Amanda Hocking

Figaro & Delaney

May 17th, 2011 by
This post currently has 15 comments

As you may have heard (or most likely, as you have not heard), my fish – Bruce & Wayne – died. I’m not entirely sure why they died, but Bruce had gotten black marks on his fins, so I think it may have been some kind of ick or fungus or something like that.

But I will not be detered on my quest to have pets that are fish that don’t die. So I went out and got all new stuff – new rocks, new tank, the works. My other tank was a hand-me-down from my mom, and I’m not sure if there was some kind of bacteria in there. To be safe, I thought I should start from scratch.

I also got lots of fish medicine, so if the fish do get sick, I’m on top of it. And I got a goldfish owner’s manual. I set up the tank the yesterday, because it told me I should let the tank sit for 24-hours before adding fish.

Today I got my new fish. One is a calico goldfish, and the other is a fantail goldfish. They are pretty, and they will live forever.

Here is a short film I made about them:

Also, I made a trailer for Virtue the other day. If you haven’t seen it, here it is: watch.

And I want to thank Daniel Arenson for his guest post last week and everybody for chiming in. Dragons are fun. Especially Falcor.

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  • Aron White says:

    Amanda,

    My wife suggested that you just keep giving your new fish the sames names over and over again, that way it’ll feel like they’ve been around for a long time. I guess that’s one way to do it 🙂

  • Anonymous says:

    I was tired of constantly mourning my fish and recently switched to African Dwarf Frogs instead(bought them at a Hallmark store…go figure).

    We are three months in and going strong.

    They tend to eat their own shed, but we all have bad habits.

  • Al says:

    Your fish are cute, long may they live! 🙂

  • Martin says:

    when I was in high school my parents bought me 5 fancy looking goldfishes that lived almost 10 years….it’s all about having a medium to large sized aquarium and buying a top of the line filter…..hit me up if you need any help through fb (click on my name here on my comment) good luck!

  • Pet Lover says:

    Nice co-ordination to the music and movement of the fishes.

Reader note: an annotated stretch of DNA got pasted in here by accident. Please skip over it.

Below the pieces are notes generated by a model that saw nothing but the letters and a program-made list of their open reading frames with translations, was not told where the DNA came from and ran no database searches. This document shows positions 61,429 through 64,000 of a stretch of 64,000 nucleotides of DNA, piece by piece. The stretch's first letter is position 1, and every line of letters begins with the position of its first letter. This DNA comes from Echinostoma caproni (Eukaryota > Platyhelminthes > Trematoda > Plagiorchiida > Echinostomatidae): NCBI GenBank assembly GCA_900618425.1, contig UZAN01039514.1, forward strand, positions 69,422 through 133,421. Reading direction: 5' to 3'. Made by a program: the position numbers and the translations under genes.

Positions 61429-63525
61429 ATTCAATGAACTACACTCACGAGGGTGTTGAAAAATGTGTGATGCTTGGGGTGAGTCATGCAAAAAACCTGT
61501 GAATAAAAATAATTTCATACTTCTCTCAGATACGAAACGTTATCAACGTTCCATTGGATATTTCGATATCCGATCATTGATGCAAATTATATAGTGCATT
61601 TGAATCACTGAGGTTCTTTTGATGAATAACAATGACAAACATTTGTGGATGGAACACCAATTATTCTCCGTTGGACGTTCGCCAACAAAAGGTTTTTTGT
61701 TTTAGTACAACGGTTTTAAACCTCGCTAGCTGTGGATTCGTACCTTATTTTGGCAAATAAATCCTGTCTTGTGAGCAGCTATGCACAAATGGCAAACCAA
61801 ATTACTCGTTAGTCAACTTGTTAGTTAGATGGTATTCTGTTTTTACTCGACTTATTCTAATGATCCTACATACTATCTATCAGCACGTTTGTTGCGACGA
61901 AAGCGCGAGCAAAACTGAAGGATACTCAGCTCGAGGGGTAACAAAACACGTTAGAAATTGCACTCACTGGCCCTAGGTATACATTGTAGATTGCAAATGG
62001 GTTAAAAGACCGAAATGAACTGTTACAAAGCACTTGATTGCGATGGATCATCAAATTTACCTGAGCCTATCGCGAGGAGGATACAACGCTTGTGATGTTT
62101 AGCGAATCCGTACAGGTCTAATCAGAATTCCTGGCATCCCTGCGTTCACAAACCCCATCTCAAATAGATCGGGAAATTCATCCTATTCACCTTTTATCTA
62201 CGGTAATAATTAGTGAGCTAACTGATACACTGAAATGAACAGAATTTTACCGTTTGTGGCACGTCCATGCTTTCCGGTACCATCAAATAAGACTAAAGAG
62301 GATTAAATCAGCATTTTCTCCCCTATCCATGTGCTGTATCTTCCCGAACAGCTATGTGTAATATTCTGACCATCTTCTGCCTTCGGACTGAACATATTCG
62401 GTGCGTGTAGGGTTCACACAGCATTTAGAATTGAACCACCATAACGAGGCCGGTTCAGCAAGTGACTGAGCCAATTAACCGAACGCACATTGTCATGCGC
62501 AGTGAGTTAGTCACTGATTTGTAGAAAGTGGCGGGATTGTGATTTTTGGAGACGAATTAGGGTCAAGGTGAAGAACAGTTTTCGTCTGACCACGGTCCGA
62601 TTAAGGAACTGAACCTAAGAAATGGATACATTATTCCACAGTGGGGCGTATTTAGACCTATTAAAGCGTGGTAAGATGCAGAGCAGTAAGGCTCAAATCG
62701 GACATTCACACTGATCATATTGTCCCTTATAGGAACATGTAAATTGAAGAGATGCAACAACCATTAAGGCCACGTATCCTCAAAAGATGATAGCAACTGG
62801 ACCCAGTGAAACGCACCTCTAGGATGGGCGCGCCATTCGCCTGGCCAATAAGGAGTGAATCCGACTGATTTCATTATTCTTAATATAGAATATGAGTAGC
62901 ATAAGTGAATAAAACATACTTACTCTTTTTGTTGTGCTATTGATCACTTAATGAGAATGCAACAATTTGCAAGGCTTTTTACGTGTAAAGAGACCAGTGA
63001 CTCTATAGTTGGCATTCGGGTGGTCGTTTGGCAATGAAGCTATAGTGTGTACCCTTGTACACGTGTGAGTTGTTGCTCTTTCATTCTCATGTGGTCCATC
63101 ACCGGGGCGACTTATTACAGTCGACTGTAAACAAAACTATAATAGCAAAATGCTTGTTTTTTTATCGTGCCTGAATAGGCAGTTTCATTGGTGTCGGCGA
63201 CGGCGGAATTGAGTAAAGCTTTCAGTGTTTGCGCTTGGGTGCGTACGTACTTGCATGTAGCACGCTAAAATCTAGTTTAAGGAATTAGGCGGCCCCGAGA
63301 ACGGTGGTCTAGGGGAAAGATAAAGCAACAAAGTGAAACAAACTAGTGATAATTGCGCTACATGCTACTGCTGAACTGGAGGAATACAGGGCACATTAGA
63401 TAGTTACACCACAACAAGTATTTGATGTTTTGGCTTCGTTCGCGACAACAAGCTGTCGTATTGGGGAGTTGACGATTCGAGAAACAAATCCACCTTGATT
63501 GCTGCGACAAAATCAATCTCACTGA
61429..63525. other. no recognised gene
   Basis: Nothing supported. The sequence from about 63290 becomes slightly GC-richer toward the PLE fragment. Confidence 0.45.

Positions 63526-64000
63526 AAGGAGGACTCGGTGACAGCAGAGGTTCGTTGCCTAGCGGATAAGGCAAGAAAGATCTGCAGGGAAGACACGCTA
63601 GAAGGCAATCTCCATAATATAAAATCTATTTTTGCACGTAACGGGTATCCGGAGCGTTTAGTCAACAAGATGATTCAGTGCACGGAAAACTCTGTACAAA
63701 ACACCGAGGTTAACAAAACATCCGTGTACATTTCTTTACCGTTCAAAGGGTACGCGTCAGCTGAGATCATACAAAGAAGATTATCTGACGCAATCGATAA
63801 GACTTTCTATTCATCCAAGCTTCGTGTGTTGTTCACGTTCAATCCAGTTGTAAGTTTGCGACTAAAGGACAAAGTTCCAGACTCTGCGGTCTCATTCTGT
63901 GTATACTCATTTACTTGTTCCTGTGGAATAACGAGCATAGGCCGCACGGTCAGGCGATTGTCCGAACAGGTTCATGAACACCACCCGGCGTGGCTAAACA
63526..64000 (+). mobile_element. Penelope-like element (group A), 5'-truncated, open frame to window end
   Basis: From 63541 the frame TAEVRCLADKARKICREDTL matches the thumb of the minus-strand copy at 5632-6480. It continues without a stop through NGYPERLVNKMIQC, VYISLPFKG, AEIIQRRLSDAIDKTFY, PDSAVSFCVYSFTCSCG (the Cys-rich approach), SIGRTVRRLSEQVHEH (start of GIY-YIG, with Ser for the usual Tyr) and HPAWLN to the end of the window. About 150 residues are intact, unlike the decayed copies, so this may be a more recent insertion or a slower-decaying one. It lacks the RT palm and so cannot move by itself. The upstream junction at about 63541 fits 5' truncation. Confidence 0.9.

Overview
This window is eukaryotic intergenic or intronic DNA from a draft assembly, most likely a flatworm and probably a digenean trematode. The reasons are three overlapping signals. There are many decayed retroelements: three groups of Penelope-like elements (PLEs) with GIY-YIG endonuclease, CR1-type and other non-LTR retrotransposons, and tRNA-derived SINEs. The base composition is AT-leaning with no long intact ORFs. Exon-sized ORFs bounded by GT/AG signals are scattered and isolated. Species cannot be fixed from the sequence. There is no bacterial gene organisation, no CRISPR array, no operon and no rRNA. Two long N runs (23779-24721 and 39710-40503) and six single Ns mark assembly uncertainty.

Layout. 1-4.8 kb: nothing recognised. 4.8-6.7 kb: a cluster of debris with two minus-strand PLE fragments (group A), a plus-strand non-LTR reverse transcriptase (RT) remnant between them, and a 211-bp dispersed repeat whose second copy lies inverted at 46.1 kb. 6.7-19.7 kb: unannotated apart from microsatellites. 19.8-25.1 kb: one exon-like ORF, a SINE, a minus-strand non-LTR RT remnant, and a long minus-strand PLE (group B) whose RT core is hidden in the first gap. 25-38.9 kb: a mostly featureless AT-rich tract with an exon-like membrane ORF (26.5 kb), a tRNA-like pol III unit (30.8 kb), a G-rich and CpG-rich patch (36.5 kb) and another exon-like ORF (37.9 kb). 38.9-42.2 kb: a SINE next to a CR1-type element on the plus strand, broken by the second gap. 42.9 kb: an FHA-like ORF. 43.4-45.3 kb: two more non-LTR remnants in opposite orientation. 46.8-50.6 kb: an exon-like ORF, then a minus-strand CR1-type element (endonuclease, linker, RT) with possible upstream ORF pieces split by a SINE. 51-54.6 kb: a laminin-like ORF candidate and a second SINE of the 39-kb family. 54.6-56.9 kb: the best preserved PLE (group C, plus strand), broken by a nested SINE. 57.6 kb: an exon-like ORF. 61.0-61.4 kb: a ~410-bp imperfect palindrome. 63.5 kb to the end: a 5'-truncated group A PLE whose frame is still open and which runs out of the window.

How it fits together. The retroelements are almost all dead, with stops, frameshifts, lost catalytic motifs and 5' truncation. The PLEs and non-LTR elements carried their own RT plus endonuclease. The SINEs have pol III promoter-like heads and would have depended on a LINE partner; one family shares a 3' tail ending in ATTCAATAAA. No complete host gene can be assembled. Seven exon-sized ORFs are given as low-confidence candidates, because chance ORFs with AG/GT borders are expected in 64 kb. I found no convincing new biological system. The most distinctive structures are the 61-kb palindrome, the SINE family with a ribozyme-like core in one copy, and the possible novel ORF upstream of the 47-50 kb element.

• Erin says:

    that was cute.. good choice in music. : )

  • May Figaro and Delaney live forever. And may the Vikings get the stadium done in Arden Hills.

  • Starless says:

    They’re beautiful! 🙂

    Fish breeder and former aquarium store employee, here. If your previous tank was about the same size, that may have been the problem. Goldfish produce even more waste than most fish, so their water quality goes downhill FAST in a small tank. They end up basically being poisoned by their own waste or becoming susceptible to infection. I would really recommend putting these guys in about a 30 gallon aquarium. They’ll thrive in their fishy mansion and you’ll have plenty of space for pretty coral decorations 🙂

  • Good luck with the fish. My wife and I had two betas die on us before we got a third who survived.

    To make it less depresing, we gave all three the same name: Delirium, in honor of the Sandman character.

    The third fish died on my 30th birthday.

  • Jules says:

    Congrats! I have three goldfish! 🙂

    I agree with J.E. Medrick about the tank size. The rule of thumb is 3 gallons for each inch of fish. So if you have two goldfish that are 4 inches in length, you need a tank closer to 30 gallons. I have the same problem (small tank, three fish) and it’s something I wish the pet store told me about first. Because they didn’t, I have to be religious about changing the water and testing the chemicals to keep the nitrate level healthy. Goldfish are some the highest waste producing fish out there.

    Those black marks may have been burn marks from too much nitrates in your water. It happened to one of my fish at the very beginning while the tank was still cycling. Luckily, 50% water changes and aggressive chemical checking brought things back to normal and the fish survived.

    Good luck! Fish are a ton of work, but worth it.